A brief history of the West Highland Peninsulas

Images on this page courtesy of Steven Marshall Photography www.smarshall-photography.com

The Peninsulas have a very ancient history, stretching from the Mesolithic people of over 6,000 years ago, through iron age settlers, to the Irish Saints who were followed by the Vikings. Then came the Highland Clans, followed by the Clearances and ultimately the formation of crofting communities which make up the many thriving townships and hamlets that exist today. All of this leaves much for budding historians to explore.

Smirisary Moidart | Courtesy of Steven Marshall Photography - www.smarshall-photography.com


Some 10,000 years ago, in Mesolithic times, nomadic people left shell middens and tools on an island in Loch Sunart. Later, Neolithic farmers cleared the forests for fields and built chambered cairns – at Ormsaigmore, Camas nan Geall, and Swordle - Bronze Age farmers left hut circles, and there is ample evidence of Iron Age settlement.

Celtic Saints

In the sixth century, Irish Gaels began to colonise the area, then inhabited by Picts, and Ardnamurchan became part of the Celtic kingdom of Dalriada. Around 500 AD St. Finan founded a monastery in Loch Shiel on an island named after him. Fifty years later St. Columba is said to have rested at Ardslignish where he struck a rock with his stick and created the clear spring which still runs today. Around 700 AD, St. Comghan came from Leinster, founding the church (Gaelic 'Cill') of Comghan ('Koe-an' in English), giving Kilchoan its name.

Viking influences

From the late eighth century Vikings began to arrive from Scandinavia, first as invaders then as settlers. In the early ninth century Ketill Flatnefr (flat nosed) settled in Ormsaigmore and is buried in the Neolithic stone circle of Greadal Fhinn. Many coastal place names, such as Fascadale and Swordle, have Norse origins. In 2011 a Viking boat burial, complete with warrior chieftain and his weapons, was found at Swordle.

Around 1120, Somerled, a Scots/Norse chief of Morvern, defeated the Norwegian settlers south of Ardnamurchan, including the reputedly seven-foot tall Borrodill, after whom Glenborrodale is named.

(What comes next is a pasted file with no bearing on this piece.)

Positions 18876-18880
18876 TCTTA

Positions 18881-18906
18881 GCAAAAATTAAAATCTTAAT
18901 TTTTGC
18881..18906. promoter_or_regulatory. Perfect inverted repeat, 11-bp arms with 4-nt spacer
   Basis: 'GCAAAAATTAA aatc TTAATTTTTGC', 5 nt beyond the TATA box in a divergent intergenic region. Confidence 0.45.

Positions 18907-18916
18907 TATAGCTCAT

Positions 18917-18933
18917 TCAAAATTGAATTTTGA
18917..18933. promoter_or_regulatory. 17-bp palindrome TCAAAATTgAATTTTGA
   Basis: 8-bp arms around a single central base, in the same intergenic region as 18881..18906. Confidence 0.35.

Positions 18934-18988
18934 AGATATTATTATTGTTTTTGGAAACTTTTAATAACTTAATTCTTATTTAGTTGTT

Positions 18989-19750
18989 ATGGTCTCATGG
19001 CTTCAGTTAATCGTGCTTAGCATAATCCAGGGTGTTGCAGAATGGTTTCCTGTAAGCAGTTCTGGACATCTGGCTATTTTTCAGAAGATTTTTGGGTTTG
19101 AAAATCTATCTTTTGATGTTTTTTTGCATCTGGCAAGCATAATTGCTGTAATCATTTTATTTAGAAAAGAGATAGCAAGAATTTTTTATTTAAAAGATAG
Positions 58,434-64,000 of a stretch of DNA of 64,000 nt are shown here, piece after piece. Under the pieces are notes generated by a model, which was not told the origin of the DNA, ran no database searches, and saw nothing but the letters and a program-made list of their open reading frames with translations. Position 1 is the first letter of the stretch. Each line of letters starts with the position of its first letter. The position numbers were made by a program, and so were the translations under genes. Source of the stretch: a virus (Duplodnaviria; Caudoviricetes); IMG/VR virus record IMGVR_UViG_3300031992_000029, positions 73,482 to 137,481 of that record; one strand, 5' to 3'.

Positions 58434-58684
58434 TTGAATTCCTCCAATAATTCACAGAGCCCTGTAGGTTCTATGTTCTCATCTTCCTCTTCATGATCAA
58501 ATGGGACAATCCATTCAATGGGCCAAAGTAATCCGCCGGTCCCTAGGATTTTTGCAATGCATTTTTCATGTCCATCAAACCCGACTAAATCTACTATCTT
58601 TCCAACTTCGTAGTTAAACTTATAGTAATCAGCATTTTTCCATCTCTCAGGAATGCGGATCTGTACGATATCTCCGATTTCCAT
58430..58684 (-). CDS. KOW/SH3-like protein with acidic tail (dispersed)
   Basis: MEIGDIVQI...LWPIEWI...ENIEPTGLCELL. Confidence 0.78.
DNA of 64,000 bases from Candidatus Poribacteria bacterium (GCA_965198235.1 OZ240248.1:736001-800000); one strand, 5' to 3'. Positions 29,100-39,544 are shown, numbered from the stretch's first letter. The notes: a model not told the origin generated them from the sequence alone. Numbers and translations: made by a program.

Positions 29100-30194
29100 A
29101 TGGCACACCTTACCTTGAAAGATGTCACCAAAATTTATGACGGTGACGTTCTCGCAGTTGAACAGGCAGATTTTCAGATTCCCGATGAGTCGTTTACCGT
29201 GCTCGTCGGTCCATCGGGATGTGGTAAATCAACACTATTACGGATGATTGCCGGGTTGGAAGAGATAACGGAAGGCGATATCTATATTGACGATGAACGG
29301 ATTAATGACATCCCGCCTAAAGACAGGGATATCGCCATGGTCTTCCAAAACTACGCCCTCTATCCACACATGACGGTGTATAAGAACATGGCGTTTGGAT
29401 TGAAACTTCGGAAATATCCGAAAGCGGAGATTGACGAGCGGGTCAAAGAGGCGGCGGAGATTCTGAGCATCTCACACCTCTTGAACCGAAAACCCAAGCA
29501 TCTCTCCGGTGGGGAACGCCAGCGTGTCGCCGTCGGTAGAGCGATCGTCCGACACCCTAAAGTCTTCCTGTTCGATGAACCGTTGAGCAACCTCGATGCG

The MacIains

Following Angus Og MacDonald’s support for Robert the Bruce at the Battle of Bannockburn in 1314, his brother, Iain Sprangach MacDonald, gained Ardnamurchan and founded the Clan MacIain. For over 300 years Mingary Castle was the seat of Clan MacIain, who became powerful within the MacDonald’s Lordship of the Isles.

The history of the MacIains of Ardnamurchan is a complex of feuds, battles, massacres, intrigues, treachery and misfortune. The MacIains’ star rose with the power of the Lordship of the Isles, and waned as the Scottish king and his supporters, the Campbells, asserted their control. After 1519, with the deaths of chieftain John and two of his sons at the battle of Creag an Airgid, the MacIain fortunes began to decline.

By the early 17th century the MacIains had lost Mingary and their lands and were reduced to piracy. Most of the remaining clan members were massacred in MacIains’ Cave on Ardnamurchan’s north coast, the rest either fleeing or joining other clans.

The 1715 Jacobite uprising Men from the area who rallied to the Royal Standard, raised by the Earl of Mar at Aberdeen, included Clanranald of Castle Tioram who died in the battle of Sherrifmuir. Tradition holds that Clanranald, knowing himself to be committed to an ill-fated venture, ordered the firing of his own castle as he left, rather than have it fall into the hands of his enemies.

Bonnie Prince Charlie & the ’45

In 1745 a French vessel anchored in Loch nan Uamh, just north of Ardnamurchan. Lachlan Campbell, the local Protestant minister and a Hanoverian supporter, realised that its mysterious passenger was the Young Pretender. While the prince headed up Loch Shiel to gather the clans at Glenfinnan, staying overnight at Dalilea, Campbell raised the alarm.

Clearances and Crofting

For generations, local people had lived in small villages, paying rent and providing armed men for their chiefs’ wars. After the ’45, clan leaders increasingly saw their lands and people as sources of funds to support their new social status. Ardnamurchan was sold as an estate to the Riddells, who ‘improved’ their holdings by making sheep farms, let to incoming farmers. The clansmen and their families were evicted, sometimes brutally. For example, the tenants of the small township of Buarblaig were cleared in 1828. Its remains can be visited on the east slopes of Ben Hiant above Camus Nan Geall.

Those evicted often left the area altogether, either to find work in places like Glasgow or for a new life abroad. Those that remained were moved onto

marginal land, each family being assigned a ‘croft’, a parcel of land designed to be too small to support a family, thus forcing the people to find paid employment from which to pay rent. New crofting townships created at this time include Sanna and Portuairk.

Two World Wars

Local war memorials commemorate the sacrifice of local people, plucked from this remote community to die in far off lands and seas. The ranks they achieved, like Regimental Sergeant Major Donald Nisbet of Kilchoan, demonstrate their ability and resourcefulness in the face of hardship and peril.

Commandos were toughened on the local terrain, convoys assembled in the sea lochs, and infantry practised invasion skills on northern beaches of Ardnamurchan. Three aircraft crashed locally, two safely on the soft sands of Sanna but a Hurricane crash on Druim na Gearr Leacainn killed its New Zealand pilot.

Glen Moidart | Courtesy of Steven Marshall Photography - www.smarshall-photography.com